Making the bundles (pipe groups)

A bundle consists of four pipes, in two layers of two, placed head to tail to prevent collars from colliding. The pipes of the first layer rest on planks of 1.5 mm square section to scale. There is a new layer of planks, then the second layer of pipes. The wedges are in the shape of a 3 mm side isosceles right-angled triangle (I have somewhat forced the dimensions for practical reasons).

Given the number of wedges to be made, 24 per bundle × 2 per wagon × 5 wagons = 240, I’ll have to find a simple and fast machining assembly. In addition, the distance between wedges will have to be fairly precise and constant so that the pipes remain parallel to each other, otherwise it might give the same effect as the architect Edifis’s home in Asterix and Cleopatra… Making an assembly template is therefore necessary.

Front view of load

  1. Stowing (see further)
  2. Triangular wedges
  3. Planks

Edifis’s home


No difficulty for planks that are cut into lengths of about 28 mm in pine strip of 1.5 × 1.5 mm.


The wedges are sawn in 1.5 × 3 mm pine strip alternately at 45° and then perpendicularly by means of a mini-drill with a thin steel saw blade, installed horizontally in its stand, to make a kind of mitre saw. In the stand vice is placed a sawing template equipped with slides and stops, preferably made of plastic.

Sawing template

In the drawing above, the slides and stops are hatched. The strip to be cut is white. Once in two, one cuts according to A, and the next time according to B.

Gluing the wedges on the planks

A template will allow the wedges to be glued at a constant spacing, so that the pipes are parallel. This template consists of a rather thick (2 mm or more) polystyrene plate (1), on which thin slices (rings) of Evergreen ø 11.1 tube (2) are glued.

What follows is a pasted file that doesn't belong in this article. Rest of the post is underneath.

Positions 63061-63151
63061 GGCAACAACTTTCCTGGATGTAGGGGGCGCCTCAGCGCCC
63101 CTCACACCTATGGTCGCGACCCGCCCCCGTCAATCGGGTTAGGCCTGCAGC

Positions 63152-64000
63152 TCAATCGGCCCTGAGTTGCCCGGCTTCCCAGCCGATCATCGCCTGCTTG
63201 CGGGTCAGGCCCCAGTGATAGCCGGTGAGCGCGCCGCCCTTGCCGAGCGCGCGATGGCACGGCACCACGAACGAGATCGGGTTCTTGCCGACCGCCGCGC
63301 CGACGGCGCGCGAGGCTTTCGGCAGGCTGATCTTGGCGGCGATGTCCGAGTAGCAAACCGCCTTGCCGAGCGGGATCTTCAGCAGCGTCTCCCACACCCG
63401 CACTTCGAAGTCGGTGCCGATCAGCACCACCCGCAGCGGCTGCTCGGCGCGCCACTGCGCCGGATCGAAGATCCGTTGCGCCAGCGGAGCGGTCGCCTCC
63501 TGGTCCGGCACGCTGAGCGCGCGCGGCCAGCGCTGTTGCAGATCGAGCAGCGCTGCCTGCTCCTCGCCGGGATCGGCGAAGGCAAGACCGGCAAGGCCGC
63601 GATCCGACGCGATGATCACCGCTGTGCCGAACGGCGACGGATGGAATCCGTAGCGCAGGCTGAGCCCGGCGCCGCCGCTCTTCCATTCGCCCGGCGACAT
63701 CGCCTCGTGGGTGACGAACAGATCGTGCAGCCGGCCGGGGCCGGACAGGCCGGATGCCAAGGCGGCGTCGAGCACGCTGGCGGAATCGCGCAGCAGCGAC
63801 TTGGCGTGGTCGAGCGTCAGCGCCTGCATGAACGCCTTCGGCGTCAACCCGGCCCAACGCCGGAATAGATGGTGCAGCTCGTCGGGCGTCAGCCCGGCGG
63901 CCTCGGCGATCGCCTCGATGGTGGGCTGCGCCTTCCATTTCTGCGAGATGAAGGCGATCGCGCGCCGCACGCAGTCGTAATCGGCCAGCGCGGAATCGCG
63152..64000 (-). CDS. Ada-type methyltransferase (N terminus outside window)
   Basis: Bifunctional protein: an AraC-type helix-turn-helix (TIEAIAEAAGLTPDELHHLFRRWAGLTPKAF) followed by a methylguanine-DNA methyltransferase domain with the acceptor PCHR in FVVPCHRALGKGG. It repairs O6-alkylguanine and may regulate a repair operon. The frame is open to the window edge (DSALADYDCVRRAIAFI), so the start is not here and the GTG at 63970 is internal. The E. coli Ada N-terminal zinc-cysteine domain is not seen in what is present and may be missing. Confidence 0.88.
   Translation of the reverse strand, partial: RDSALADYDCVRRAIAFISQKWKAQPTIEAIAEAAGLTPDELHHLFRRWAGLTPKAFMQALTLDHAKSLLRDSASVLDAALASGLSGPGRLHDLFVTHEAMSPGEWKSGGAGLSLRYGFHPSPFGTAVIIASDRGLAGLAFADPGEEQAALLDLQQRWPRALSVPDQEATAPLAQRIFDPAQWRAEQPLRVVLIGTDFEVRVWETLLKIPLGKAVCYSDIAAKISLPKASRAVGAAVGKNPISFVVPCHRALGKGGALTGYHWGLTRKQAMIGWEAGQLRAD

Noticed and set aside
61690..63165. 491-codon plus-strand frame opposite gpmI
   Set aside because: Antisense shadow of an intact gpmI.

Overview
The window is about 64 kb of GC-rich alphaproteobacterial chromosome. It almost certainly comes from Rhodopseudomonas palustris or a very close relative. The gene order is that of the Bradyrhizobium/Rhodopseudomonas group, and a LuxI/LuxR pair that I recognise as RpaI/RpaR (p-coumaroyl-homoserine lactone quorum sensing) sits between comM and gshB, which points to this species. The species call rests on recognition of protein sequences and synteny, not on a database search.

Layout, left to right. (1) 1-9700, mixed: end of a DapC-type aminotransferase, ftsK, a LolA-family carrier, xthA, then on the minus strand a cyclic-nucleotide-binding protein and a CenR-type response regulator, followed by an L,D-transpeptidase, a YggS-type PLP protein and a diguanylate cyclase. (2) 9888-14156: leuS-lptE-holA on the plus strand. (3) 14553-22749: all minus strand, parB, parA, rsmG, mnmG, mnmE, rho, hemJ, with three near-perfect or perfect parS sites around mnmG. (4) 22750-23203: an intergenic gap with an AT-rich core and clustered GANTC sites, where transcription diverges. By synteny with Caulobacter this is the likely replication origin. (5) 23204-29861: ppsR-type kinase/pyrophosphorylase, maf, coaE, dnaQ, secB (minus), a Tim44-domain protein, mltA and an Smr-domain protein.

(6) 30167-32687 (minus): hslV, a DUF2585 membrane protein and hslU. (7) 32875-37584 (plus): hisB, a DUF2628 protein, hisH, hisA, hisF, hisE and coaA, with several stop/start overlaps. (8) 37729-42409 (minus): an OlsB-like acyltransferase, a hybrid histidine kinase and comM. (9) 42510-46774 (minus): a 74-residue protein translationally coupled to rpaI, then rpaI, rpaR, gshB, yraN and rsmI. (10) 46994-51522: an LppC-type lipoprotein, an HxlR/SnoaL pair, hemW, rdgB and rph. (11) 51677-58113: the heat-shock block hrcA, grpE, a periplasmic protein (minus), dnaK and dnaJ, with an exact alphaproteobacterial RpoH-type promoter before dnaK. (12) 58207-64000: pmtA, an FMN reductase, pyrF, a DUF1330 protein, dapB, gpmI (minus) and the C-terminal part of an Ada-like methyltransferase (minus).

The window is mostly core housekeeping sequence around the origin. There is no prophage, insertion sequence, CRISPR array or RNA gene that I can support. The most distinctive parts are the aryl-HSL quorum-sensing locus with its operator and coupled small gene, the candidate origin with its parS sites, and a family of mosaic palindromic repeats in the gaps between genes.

Mounting template

During gluing, these rings are kept at the correct distance by a horizontal spacer of 1.5 mm (4) and two vertical spacers approximately 2 mm wide (3). The gluing is done by applying a liquid plastic glue inside the rings with a brush. Once the assembly is dry, the spacers (3) and (4) are removed, the rings are adjusted with a file to be as thin as possible (about 1 mm), which will facilitate the installation and removal of the parts to be assembled.

For mounting / gluing, I proceed as follows:

Assembly of bundles

On a sheet of rather rigid cardboard, I draw reference lines: the ends of a pipe, so spaced by 82 mm, and the position of two planks spaced 60 mm apart.

I fix the two planks on the cardboard base with a drop or two of Kristal Klear (this is a temporary fixing). One drop of the same glue on each diagonal side of the wedges, then I put the two pipes of the first layer, head to tail.

Then, in the same way, I glue successively the planks equipped with two rows of wedges, and the pipes of the second layer, head to tail compared to those of the bottom layer. Be careful not to tilt the assembly which is still fragile!

Assembly of bundle


For the concerned wagons, the NEM standard indicates a mass between 90 and 120 g. But they have very different masses. The Vitrains are already more than 100 g, and therefore require no ballast. But the Roco is 55 g (for the DB one) to 70 g, which is very insufficient.

For ballasting, I first thought of steel tube pieces having a diameter as close as possible to the inside diameter of the pipes, which would make them as discreet as possible. But this diameter is 9.5 mm, while commercial tubes are ø 10 or 8. The first is too large, and it would have been necessary to bore the plastic, the second is too small. I finally chose sections of ø 6 × L 17 round steel, which give a theoretical mass of 6.3 g per piece. I glued a number (at least 4 for symmetry and balancing reasons) in the bottom pipes to reach a total mass about 100 g. The glue used is the Pattex 100% (without solvents).

1 metre pine strip
€0.40 - price 2014
Ref. 815-PI 1515
At micro-modele

1 metre pine strip
€0.40 - price 2014
Ref. 815-PI 1530
At micro-modele